Footnote: 7    7The reduction to present day value on such an award was recognized in Syllabus Point 4 of Adkins v. Foster, supra. See also Morris v. Boppana, 182 W. Va. 248, 387 S.E.2d 302 (1989).
Footnote: 8    8In Wilt, ___ W. Va. at ___, ___ S.E.2d at ___, Slip Op. at 18-19,) we compared the loss of enjoyment of life with damages for pain and suffering, stating:

        "[I]n order to lay to rest any future confusion over whether a different methodology may bring admissible evidence under Rule 702, we believe this is an issue similar to that addressed in Crum v. Ward, 146 W. Va. 421, 122 S.E.2d 18 (1961). In Crum, we held that, from a substantive law standpoint, testimony could not be introduced placing a monetary value on a plaintiff's pain and suffering. As we stated in Syllabus Point 4 of Crum:

                'In the trial of an action for damages for personal injuries based in part on pain and suffering, testimony attempting to place a money value on pain and suffering is inadmissible.'"


Footnote: 9    9The relevant part of the jury verdict form reads as follows:

        "a. Compensatory damages (may include hospital, medical and doctor expenses, lost wages)                $ 5,888.43 ."

        "b. General damages (may include permanent injury, lost earning capacity, homemaker services, pain and suffering, past and future, and loss of enjoyment of life, past and future)            $ 121,859.00 ."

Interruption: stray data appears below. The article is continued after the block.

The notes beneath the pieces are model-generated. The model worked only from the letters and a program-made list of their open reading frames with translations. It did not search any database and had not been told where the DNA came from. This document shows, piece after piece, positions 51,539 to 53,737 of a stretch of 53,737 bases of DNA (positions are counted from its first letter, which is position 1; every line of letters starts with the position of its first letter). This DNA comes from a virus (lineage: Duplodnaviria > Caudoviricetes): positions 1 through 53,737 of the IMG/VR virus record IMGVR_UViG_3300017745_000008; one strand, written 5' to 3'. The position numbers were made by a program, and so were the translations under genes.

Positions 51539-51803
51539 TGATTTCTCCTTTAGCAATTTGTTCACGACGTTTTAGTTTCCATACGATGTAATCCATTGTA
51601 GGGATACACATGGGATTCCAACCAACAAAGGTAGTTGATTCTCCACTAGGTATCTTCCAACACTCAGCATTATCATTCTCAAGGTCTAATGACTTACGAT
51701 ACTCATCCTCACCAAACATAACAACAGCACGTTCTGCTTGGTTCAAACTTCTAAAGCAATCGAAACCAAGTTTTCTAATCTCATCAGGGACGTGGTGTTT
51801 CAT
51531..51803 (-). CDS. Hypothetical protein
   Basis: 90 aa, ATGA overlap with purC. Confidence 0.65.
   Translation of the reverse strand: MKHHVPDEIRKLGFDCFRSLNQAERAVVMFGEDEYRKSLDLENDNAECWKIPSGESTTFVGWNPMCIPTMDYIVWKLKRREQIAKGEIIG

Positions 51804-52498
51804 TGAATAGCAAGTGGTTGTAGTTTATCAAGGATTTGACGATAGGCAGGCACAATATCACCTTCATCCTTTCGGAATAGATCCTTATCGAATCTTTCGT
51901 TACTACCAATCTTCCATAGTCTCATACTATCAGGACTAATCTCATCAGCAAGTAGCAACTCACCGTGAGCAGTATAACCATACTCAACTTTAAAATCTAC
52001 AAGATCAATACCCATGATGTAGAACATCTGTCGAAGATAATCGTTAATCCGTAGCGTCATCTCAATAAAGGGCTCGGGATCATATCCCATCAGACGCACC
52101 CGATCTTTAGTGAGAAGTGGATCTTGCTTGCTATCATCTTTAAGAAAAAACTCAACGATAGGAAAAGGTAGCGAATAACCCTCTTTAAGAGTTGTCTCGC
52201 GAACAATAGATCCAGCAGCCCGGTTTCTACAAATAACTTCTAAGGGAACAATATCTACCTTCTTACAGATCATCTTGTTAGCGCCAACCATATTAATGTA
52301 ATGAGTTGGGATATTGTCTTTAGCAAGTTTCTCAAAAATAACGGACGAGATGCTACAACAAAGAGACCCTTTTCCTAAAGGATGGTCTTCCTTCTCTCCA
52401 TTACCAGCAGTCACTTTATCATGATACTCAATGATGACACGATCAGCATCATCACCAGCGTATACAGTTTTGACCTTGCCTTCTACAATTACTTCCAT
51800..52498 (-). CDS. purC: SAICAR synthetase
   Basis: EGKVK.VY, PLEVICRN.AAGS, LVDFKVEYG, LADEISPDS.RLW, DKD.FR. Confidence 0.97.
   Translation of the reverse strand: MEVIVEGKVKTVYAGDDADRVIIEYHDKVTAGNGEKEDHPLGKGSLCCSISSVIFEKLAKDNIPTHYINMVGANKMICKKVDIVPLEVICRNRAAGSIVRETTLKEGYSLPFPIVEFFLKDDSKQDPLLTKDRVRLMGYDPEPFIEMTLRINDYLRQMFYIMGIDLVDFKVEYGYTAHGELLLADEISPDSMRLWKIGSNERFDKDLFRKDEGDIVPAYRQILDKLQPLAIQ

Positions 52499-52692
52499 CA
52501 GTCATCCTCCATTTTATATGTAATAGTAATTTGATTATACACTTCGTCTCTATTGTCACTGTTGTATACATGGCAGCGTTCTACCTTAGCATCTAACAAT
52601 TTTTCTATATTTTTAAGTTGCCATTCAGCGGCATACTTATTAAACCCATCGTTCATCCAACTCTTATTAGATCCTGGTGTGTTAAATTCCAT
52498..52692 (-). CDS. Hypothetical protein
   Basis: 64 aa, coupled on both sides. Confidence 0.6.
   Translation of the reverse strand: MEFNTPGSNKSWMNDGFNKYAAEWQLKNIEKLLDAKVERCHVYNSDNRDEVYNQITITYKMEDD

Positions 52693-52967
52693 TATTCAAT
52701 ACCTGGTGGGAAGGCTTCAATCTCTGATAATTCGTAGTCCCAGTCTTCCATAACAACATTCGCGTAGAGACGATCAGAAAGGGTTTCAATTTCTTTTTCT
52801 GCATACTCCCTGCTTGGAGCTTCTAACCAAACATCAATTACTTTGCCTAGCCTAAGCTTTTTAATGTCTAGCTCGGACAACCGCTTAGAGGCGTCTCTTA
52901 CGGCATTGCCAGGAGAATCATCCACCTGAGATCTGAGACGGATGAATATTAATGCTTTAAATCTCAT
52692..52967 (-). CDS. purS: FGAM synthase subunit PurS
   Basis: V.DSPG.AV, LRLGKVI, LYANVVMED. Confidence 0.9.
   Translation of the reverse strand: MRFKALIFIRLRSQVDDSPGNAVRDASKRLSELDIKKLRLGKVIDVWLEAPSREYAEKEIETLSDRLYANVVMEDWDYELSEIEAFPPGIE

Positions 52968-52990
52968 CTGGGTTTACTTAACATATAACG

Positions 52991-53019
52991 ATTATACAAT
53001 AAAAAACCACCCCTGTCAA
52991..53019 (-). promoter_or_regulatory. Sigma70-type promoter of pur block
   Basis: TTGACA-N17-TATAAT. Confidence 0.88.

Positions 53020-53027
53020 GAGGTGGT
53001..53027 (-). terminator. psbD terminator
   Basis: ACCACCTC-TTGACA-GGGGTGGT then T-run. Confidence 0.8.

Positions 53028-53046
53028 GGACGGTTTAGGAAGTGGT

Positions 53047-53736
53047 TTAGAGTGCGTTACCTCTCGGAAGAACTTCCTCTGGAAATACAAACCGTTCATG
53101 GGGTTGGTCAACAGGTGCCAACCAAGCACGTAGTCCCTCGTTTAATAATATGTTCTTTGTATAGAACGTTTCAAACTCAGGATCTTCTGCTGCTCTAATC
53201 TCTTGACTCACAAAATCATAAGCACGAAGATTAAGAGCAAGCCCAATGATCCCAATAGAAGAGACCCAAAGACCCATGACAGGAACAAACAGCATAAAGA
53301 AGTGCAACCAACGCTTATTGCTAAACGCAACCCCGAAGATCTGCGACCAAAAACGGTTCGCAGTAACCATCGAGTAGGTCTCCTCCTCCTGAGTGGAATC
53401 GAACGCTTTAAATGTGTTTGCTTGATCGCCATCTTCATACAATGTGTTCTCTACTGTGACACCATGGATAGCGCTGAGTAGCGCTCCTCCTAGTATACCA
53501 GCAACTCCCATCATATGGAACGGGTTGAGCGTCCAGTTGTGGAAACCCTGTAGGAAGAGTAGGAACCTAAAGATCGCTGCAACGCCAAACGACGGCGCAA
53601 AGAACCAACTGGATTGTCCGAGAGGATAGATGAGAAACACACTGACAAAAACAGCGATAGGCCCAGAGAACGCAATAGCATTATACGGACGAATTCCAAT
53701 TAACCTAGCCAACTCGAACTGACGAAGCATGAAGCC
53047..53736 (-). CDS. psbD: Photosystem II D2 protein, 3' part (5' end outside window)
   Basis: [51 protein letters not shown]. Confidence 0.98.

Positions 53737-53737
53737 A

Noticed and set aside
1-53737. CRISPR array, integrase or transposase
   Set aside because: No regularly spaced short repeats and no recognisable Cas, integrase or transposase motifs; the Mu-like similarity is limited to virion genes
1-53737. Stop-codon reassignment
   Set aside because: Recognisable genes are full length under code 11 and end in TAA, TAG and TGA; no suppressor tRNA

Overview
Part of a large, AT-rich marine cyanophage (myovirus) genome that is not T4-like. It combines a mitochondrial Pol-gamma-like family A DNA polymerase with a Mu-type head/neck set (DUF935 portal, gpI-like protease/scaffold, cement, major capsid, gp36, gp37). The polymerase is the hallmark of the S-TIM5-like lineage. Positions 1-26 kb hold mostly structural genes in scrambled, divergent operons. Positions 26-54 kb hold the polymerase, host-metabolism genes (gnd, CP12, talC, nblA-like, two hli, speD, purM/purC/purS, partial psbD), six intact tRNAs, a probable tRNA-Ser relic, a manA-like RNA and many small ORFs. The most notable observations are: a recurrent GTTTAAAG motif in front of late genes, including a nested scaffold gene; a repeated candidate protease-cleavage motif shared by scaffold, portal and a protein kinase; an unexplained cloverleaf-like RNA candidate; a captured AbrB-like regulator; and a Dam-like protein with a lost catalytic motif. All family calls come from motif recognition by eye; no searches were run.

Footnote: 10    10We note for the record that the jury did not return a verdict reflecting all the monetary damages sought by Mrs. Liston. Mrs. Liston presented evidence of the loss of homemaker services in an amount between $78,821 and $86,099, of her loss of earning capacity in an amount between $79,973 and $156,851, and of her hedonic loss in the amount of $241,665. Moreover, she presented evidence of past and future pain and suffering. Had the jury accepted all of the damages claimed by Mrs. Liston, the verdict would have been substantially higher.
Footnote: 11    11The defendant does not argue in its brief that liability was not conclusively proven.
Footnote: 12    12We note that the jury also concluded that Mr. Liston had suffered no damages for the loss of his wife's consortium. Mr. Liston did not cross-assign error on this point. Consequently, we find the jury's decision in this regard conclusive and, therefore, that element of damages should not be retried.